Monday, February 22, 2010

Hippie Cannabis update - how's this one for court justice?

"Chico pot grower must return to prison after years of freedom"

Article source same as article below, Sacramento Bee 2/22/10

Cannabis History showtime animated video, part 1 and II,

Commentary and summary: When others are being turned out of California jails, 6 years later Bryan Epis is going back to jail to complete 8 of a 10 year sentence for growing a substantial amount of marijuana 13 years ago.

The article: Bryan James Epis, the first person associated with a California cannabis buyers' club to be tried in federal court for growing pot, must return to prison to serve the balance of a 10-year sentence. Epis, 42, had been free for nearly six years on an order issued by the 9th U. S. Circuit Court of Appeals in Sacramento after he had served more than two years of a 10-year sentence for growing and conspiring to grow marijuana. The case, now nearly 13 years old, remains a rallying point for medical marijuana proponents nationwide, who view it as the ultimate injustice to come from the chasm between a state's allowance for medicinal use and the federal policy of zero tolerance.

In July 2002, a jury found Epis planned to grow at least 1,000 plants and that he grew at least 100 plants in the spring of 1997 at his Chico residence. The fact the house is within 1,000 feet of Chico Senior High School is one reason Epis is not eligible for a term less than the 10-year mandatory minimum attached to the 1,000-plant conviction.The 9th Circuit decided in 2004 that Epis should not be in prison while the U.S. Supreme Court was considering another case from California involving medical marijuana. The high court ruled in that case in 2005 that medical use under state law is trumped by the federal Controlled Substances Act. Epis was re-sentenced in 2007 to 10 years, but was allowed to remain free pending the exhaustion of issues raised in his appeal that were not before the Supreme Court. The 9th Circuit decided those issues in the government's favor on Aug. 11, the Supreme Court declined on Jan. 19 to review that ruling, and the circuit then issued its mandate to the court in Sacramento on Jan. 26. Defense attorney John Balazs asked at today's hearing that Epis be given a surrender date so they could explore further legal means of attacking the conviction and sentence. But U.S. District Judge Frank C. Damrell Jr. rejected the plea, saying, "He's had every opportunity to talk to lawyers." "It's over Mr. Epis," Damrell told Epis, and he was escorted to a holding cell by deputy U. S. marshals while his girlfriend and her daughter quietly wept.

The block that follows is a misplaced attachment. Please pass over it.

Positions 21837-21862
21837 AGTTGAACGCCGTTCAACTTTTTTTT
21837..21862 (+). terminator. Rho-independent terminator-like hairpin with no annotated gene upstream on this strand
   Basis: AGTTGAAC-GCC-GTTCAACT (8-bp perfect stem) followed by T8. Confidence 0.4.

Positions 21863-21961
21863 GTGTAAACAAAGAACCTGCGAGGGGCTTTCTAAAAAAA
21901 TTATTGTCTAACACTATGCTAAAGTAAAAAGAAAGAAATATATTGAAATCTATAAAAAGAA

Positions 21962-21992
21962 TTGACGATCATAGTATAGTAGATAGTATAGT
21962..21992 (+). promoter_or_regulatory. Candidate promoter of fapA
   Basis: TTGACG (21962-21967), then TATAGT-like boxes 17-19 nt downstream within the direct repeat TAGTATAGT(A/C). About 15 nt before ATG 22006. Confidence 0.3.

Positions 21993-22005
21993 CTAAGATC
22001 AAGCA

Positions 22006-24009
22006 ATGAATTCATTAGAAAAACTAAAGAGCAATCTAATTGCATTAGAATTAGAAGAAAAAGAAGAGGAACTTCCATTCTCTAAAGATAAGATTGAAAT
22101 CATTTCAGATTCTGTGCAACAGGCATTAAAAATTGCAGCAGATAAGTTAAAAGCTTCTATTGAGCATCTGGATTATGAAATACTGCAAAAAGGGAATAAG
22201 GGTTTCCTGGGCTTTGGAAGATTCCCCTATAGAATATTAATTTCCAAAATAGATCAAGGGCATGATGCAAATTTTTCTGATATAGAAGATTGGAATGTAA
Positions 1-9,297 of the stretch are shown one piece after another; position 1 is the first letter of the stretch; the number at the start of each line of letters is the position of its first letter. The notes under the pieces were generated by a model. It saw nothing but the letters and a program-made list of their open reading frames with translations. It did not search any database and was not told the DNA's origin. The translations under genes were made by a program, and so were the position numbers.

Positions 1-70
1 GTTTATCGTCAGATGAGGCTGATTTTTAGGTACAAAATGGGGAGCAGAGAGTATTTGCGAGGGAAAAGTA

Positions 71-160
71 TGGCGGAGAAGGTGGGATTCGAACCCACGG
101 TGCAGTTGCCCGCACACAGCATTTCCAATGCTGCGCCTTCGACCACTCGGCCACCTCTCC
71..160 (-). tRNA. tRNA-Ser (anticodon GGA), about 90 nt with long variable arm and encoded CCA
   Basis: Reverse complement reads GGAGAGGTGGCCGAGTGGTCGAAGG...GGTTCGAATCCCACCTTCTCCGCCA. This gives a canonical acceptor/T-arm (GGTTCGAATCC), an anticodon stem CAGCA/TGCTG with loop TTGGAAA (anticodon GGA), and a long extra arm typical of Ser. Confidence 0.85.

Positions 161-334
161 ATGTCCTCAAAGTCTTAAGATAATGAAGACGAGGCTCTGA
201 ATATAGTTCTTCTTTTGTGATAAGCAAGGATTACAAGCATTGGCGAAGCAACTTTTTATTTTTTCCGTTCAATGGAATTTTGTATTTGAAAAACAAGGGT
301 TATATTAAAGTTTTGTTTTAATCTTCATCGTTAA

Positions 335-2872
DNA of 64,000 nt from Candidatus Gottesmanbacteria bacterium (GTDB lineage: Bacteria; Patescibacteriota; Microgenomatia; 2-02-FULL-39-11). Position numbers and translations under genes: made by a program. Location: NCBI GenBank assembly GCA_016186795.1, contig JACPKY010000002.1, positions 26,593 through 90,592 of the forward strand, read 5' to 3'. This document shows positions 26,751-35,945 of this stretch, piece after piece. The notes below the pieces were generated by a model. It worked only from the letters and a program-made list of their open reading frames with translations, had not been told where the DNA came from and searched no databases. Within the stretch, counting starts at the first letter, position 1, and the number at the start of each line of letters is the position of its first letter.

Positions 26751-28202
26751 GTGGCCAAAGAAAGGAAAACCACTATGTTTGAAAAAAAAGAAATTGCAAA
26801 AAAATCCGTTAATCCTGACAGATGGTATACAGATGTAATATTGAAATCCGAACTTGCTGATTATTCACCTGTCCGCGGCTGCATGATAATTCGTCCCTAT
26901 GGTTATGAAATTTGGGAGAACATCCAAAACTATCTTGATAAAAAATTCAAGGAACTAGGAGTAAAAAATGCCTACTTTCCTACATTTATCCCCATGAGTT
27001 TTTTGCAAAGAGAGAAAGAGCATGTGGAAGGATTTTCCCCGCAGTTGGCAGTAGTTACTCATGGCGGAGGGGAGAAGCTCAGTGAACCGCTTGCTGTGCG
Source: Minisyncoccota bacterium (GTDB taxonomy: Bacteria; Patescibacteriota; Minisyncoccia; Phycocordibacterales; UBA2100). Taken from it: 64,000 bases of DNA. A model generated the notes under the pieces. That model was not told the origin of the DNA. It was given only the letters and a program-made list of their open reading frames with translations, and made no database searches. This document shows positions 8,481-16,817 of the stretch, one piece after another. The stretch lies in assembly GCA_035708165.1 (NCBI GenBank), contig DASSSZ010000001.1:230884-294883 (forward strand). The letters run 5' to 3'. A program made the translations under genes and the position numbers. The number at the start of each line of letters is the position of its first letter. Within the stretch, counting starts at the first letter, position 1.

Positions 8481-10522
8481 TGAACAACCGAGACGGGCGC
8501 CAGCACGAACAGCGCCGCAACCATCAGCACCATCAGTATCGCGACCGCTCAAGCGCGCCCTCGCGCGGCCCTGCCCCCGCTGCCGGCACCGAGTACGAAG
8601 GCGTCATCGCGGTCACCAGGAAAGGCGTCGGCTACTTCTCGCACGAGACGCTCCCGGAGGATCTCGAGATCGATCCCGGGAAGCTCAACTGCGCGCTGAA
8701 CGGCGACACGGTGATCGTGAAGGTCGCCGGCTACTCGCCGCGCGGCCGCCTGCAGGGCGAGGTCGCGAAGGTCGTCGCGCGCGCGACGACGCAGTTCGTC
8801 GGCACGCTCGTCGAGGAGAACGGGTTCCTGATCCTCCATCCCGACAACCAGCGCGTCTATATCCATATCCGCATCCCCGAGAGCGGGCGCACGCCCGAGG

Posted by Kathy Meeh

1 comment:

Anonymous said...